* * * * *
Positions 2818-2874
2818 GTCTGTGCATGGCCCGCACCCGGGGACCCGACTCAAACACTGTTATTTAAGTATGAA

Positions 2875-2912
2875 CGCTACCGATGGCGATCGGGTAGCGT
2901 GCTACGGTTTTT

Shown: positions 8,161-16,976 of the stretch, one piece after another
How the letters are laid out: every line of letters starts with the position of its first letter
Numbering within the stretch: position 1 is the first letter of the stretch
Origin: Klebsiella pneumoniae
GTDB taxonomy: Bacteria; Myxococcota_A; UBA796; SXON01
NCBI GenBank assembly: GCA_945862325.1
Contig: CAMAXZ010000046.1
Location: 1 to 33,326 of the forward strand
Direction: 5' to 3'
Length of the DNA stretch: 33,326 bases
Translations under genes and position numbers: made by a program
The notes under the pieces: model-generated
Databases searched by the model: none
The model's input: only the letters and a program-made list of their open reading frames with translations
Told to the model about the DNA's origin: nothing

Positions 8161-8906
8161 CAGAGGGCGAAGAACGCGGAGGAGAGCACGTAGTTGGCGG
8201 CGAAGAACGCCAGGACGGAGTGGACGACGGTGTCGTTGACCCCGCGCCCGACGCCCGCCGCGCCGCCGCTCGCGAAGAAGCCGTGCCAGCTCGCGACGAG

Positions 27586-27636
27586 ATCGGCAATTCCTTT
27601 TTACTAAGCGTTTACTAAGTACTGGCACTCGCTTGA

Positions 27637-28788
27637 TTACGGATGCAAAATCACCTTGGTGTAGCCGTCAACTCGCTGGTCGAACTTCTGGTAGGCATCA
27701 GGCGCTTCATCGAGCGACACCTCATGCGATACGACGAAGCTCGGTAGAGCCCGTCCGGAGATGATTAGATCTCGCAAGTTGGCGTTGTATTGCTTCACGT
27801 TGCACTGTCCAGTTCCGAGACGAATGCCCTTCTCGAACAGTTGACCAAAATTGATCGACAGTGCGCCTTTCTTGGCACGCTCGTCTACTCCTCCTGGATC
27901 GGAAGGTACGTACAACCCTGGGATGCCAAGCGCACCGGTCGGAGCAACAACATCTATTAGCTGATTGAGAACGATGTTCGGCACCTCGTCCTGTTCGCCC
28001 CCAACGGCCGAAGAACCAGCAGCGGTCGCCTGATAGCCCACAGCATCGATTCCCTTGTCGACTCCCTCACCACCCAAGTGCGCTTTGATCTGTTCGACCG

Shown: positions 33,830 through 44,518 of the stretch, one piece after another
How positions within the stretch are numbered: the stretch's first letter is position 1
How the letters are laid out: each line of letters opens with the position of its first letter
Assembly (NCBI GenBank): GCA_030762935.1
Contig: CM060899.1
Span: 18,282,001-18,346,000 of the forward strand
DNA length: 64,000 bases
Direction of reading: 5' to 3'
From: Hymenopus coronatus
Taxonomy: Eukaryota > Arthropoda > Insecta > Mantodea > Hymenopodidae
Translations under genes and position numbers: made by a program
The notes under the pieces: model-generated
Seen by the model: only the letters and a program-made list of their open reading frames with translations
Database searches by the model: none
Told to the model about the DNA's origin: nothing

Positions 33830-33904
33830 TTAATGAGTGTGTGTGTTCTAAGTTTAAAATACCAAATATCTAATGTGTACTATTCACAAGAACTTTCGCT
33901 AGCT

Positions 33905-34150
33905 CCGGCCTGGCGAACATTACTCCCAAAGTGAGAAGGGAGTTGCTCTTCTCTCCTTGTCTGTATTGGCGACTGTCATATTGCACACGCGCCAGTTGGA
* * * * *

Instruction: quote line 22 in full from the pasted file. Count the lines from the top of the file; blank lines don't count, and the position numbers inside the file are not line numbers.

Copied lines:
8161 CAGAGGGCGAAGAACGCGGAGGAGAGCACGTAGTTGGCGG